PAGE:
“A worldwide installation of white roofs on low-sloped and colored roofs on sloped roofs in hot and temperate cities of the world will offset the emissions of all the cars in the world for the next 10 to 12 years,” Akbari says.
Furthermore, a study released earlier this year — the first computer modeling of the effects of painting all the roofs white in urban areas worldwide — found that doing so would reduce the “urban heat island” effect in cities by an average of about 0.7 degrees Fahrenheit. The greater New York area would cool on summer afternoons by nearly 2 degrees, the model showed. Talk about neighbors helping neighbors.
So what’s it gonna cost me?
Anything that works so well is going be expensive, right? Not so fast.
Cool roof products can cost little to no more than old-school products, Akbari says. The Environmental Protection Agency estimates that the cost premium for cool-roof products ranges from zero to 20 cents per square foot. Custom-Bilt Metals, for one, says that the reflective pigments add only about five cents per square foot to the finished product, which pays for itself within three years because of the building energy savings.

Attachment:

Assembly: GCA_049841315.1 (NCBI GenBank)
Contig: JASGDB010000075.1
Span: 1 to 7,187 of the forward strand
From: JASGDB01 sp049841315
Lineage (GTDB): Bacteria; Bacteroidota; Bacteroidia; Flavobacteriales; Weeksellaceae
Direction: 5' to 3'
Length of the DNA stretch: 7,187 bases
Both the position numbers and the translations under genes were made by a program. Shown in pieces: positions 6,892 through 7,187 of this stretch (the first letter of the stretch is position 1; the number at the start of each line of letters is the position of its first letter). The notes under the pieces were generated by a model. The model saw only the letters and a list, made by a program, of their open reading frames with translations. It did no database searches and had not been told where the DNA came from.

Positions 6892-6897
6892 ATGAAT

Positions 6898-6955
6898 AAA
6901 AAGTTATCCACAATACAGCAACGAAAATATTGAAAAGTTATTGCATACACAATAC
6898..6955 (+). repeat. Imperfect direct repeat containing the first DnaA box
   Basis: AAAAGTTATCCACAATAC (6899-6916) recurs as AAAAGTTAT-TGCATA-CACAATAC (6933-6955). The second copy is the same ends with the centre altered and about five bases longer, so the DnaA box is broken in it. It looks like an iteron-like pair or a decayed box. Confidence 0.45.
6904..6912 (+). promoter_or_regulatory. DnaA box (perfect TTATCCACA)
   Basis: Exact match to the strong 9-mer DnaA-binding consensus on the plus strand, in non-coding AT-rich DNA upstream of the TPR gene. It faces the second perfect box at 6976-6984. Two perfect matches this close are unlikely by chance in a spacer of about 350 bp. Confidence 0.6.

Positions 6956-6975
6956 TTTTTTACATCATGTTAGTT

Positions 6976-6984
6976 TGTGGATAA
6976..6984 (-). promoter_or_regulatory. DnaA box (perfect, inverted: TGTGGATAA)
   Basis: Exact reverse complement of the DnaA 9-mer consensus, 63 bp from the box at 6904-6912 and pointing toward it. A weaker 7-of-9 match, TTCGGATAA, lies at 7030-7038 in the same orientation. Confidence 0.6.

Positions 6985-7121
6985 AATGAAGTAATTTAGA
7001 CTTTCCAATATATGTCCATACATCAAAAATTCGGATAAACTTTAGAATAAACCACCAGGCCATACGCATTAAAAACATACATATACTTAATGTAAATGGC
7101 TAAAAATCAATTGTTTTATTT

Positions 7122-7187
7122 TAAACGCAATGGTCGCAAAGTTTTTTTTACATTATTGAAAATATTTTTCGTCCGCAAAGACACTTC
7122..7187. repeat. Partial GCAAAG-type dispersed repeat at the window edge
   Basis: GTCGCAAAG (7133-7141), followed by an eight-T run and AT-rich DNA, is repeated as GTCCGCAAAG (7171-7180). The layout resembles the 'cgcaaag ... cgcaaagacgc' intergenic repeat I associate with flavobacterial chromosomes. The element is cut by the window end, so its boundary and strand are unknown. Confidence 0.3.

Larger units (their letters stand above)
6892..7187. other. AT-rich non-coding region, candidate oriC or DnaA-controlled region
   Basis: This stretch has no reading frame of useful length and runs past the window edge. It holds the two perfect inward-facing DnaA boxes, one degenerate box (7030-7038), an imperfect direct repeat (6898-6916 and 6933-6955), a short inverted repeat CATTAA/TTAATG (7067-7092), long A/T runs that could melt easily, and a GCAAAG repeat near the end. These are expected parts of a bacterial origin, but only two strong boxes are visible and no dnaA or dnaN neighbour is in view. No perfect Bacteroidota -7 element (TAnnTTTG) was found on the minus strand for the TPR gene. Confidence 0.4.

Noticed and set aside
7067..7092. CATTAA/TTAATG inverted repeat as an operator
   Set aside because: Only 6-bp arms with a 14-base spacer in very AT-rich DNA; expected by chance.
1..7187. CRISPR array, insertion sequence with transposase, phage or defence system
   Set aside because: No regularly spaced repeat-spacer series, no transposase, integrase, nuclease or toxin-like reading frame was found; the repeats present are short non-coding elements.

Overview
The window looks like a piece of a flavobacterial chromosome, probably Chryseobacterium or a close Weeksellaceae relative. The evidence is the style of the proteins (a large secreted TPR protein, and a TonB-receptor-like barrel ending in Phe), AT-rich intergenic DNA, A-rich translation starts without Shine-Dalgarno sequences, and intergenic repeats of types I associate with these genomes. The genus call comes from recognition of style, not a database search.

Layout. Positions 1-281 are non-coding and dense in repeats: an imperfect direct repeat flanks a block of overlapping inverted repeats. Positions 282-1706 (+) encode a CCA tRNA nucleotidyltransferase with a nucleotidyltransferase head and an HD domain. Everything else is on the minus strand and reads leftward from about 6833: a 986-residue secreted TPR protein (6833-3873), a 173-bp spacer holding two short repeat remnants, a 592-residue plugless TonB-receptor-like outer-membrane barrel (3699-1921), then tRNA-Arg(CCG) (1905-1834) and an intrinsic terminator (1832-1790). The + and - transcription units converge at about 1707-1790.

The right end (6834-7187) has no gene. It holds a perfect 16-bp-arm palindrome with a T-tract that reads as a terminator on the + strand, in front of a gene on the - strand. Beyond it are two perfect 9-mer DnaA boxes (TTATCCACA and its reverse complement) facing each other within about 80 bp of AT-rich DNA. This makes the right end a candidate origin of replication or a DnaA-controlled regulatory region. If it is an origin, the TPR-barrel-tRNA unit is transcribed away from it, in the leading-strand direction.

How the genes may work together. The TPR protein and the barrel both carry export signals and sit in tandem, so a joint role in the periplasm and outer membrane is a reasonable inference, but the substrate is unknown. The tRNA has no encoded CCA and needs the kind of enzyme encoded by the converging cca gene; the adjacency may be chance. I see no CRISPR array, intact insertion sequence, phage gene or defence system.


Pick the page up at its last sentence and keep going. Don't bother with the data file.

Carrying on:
There is, however, a so-called “heating penalty” for having a white or cool roof, because in winter the roof doesn’t keep the house as warm. “The wintertime penalties of a white roof can become as much as 30% of the summertime savings,” Akbari says.
Still, he says, the odds pencil out in your favor. “Here is the bottom line: In any building that requires AC in the summer and heating in the winter, by having a cool-colored roof or a white roof, you’ll save money,” he says. “If you do not need any air conditioning at all — such as some residences in northern Alaska — and comfort is not an issue for you, you do not need a white roof.”
Some utilities and groups — such as California’s PG&E, the Sacramento Municipal Utility District and Florida Power & Light — offer rebates or incentives for installation of cool roofs. And federal tax credits are available for those who install approved Energy Star metal and asphalt roofs on an existing, principal home.
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'Cool' roofs – a hot idea?